How does it work?
Paws to Care’s No. 1 goal is to transport animals out of rural northwest Tennessee and get them to no-kill adoption centers in larger cities like Chicago or St. Louis, where they will be safe and cared for until they find their forever home. Dogs or cats picked up or surrendered to the humane society will be flagged by Paws to Care for transport. If the animal was found, a grace period of three days (by law) is given to ensure that the owner does not return to claim the animal, while surrendered animals are available for transport immediately. Paws to Care volunteers will work to identify which animals could be flagged for transport. Volunteers also conduct temperament tests to determine if an animal is suitable to be in a home with other animals or if it needs to be the only fur baby in the household.

Behind the scenes, transport coordinators work with a number of rescue organizations and adoption centers to place animals in their facilities. Certain rescue workers specialize in a specific breed, while other organizations focus on animals under 25 pounds. Once the right adoption facility is identified, the animal is tagged for transport but first comes a quick stop to the local veterinarian’s office.

Dyer County Animal Hospital became a strategic partner for Paws to Care in the late summer of 2017. Each dog that is transported requires a vet check as well as a health certificate to travel out of state. Dr. Jimmy Crisp and Griffith worked together to create a system where Paws to Care could easily bring through the 40-50 animals that were coming each week without disrupting the business flow at Dyer County Animal Hospital.

“Our business partners are vital to our success. Without good working relationships with all involved it simply won’t work.” said Griffith. “We now partner not only with Nauvoo Pet Resort and Dyer County Animal Hospital, but we also get support from Pet Stop and Animal Care in our town. It truly is a community effort.”

The number of moving parts and the logistical challenge of it all can be overwhelming but at the core is a group of over 20 volunteers with a common goal of saving dog and cat lives. Volunteer Cindy Riggs identified with the mission and jumped in head first to help Paws to Care any way she could.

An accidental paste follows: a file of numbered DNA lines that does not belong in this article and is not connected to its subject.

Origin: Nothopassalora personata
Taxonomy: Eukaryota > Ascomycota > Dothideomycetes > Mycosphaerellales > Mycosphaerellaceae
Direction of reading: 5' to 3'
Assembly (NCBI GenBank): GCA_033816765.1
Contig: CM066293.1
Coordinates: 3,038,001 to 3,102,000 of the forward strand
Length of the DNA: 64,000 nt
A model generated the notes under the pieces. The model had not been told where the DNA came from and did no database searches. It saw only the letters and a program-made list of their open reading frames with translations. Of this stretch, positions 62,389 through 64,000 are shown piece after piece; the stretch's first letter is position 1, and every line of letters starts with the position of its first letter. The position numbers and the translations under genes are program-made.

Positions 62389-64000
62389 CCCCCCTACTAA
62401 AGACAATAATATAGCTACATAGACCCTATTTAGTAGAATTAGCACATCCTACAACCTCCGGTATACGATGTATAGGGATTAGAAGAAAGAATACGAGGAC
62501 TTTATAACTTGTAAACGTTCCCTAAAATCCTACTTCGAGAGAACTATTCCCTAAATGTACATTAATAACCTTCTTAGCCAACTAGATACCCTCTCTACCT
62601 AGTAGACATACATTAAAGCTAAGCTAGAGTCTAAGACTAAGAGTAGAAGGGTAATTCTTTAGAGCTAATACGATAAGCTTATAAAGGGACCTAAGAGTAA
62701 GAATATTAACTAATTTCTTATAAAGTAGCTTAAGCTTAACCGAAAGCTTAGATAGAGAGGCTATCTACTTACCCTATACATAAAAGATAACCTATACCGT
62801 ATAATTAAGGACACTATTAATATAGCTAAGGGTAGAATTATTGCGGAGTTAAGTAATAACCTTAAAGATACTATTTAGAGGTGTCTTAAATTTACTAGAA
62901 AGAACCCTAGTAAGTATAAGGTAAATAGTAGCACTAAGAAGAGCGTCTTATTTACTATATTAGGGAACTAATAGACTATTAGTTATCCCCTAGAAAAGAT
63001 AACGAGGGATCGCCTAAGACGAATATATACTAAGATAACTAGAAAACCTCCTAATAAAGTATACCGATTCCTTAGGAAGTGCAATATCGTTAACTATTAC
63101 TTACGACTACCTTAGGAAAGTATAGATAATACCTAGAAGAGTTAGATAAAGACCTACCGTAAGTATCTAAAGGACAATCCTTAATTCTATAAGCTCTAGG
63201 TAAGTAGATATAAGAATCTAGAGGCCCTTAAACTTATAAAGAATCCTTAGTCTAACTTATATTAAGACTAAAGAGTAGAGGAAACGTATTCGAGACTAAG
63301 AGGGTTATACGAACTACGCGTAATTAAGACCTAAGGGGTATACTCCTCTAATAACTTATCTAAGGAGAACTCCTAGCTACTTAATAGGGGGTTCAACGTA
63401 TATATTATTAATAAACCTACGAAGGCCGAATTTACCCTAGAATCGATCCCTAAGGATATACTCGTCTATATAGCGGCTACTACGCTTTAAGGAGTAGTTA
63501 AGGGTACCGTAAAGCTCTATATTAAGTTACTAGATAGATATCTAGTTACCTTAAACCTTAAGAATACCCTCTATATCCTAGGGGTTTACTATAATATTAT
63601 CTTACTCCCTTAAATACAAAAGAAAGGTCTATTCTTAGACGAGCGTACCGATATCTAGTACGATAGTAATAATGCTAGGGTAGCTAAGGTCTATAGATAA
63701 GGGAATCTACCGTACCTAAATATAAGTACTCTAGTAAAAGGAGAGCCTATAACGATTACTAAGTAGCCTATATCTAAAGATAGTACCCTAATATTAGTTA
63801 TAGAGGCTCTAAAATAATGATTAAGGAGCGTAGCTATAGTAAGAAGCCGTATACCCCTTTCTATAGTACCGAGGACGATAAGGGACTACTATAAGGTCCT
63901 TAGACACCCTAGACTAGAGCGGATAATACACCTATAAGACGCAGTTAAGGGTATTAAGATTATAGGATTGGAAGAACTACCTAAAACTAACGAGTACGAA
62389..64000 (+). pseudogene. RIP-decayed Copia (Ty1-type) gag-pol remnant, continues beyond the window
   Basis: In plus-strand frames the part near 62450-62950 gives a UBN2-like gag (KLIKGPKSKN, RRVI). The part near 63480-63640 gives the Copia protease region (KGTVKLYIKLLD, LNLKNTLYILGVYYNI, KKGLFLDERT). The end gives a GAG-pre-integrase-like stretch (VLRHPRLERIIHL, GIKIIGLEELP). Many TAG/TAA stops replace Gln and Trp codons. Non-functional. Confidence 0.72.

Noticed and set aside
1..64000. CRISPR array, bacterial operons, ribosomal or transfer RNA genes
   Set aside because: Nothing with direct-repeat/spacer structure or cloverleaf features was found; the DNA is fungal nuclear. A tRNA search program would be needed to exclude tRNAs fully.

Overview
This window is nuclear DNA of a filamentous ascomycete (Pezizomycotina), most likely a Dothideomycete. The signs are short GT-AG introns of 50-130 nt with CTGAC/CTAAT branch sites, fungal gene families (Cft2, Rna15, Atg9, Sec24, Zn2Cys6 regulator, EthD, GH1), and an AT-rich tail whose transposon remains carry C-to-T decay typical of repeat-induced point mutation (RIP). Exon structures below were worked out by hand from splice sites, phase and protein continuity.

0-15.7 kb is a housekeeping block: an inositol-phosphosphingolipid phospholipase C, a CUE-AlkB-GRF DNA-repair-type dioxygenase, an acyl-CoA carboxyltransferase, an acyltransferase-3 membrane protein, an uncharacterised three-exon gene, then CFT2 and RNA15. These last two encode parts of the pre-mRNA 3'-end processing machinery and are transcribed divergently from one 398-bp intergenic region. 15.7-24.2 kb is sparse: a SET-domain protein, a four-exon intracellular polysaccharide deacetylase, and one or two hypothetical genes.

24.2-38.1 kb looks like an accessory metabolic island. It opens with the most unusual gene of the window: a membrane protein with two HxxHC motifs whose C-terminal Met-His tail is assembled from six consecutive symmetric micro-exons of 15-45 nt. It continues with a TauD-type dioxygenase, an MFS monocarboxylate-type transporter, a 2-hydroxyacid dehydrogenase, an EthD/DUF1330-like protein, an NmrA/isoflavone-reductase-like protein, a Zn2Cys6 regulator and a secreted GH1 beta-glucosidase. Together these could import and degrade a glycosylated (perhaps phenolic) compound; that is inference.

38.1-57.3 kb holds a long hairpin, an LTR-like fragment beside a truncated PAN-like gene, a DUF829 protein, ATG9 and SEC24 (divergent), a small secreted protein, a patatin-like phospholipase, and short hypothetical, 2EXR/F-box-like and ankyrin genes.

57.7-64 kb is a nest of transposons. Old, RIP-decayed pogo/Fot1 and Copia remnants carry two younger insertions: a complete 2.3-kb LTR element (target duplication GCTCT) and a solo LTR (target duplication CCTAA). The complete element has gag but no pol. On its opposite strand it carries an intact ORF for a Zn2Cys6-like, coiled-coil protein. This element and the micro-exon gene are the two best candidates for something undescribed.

“About 8 years ago, I picked up an injured dog on the side of the road. When I looked into his eyes, I could tell he trusted me; and that was such a good feeling. The dog went on to a new home after being treated; and I gained a passion for animal rescue. At that point it became my desire to be more involved. It is so rewarding to know that I can have a small part in helping dogs and cats on their journey to a new life.”
Who pays for it all?
Like any non-profit, Paws to Care is funded through supporters and grants that fund its mission. As the mission grows, so does its need for funds and the group is ready to launch its first major fundraiser, Saturday, Oct. 27 at Fyrne Lake Farms. The Tails on Trails event is being billed as fun for everyone on two and four legs. This event is from 10 a.m.-1 p.m. at the pavilion.
How to get involved?
If you would like to get involved with Paws to Care, there are several ways you can help. The greatest need is for fosters – even if you can only foster for a week at a time, this helps reduce boarding costs and you’ll be saving two lives at a time – the foster and the space they vacated at the shelter. Not everyone is cut out to be a foster and Griffith admits they have several failed fosters – not because the dog or cat did anything wrong but simply because their human foster could not bear to let them go and adopted them.

If fostering is not for you consider volunteering, help is needed to work with animals, coordinate fundraisers, drive transport vehicles and so much more. For more information on volunteering or fostering just complete the appropriate application at You can also find us on Facebook at pawstocaretn

Paws to Care is a 501c3 tax-exempt organization and all financial gifts and donations are tax-deductible. Financial giving is possible via Facebook or through PayPal. You can also mail donations to PO Box 905, Dyersburg 38025.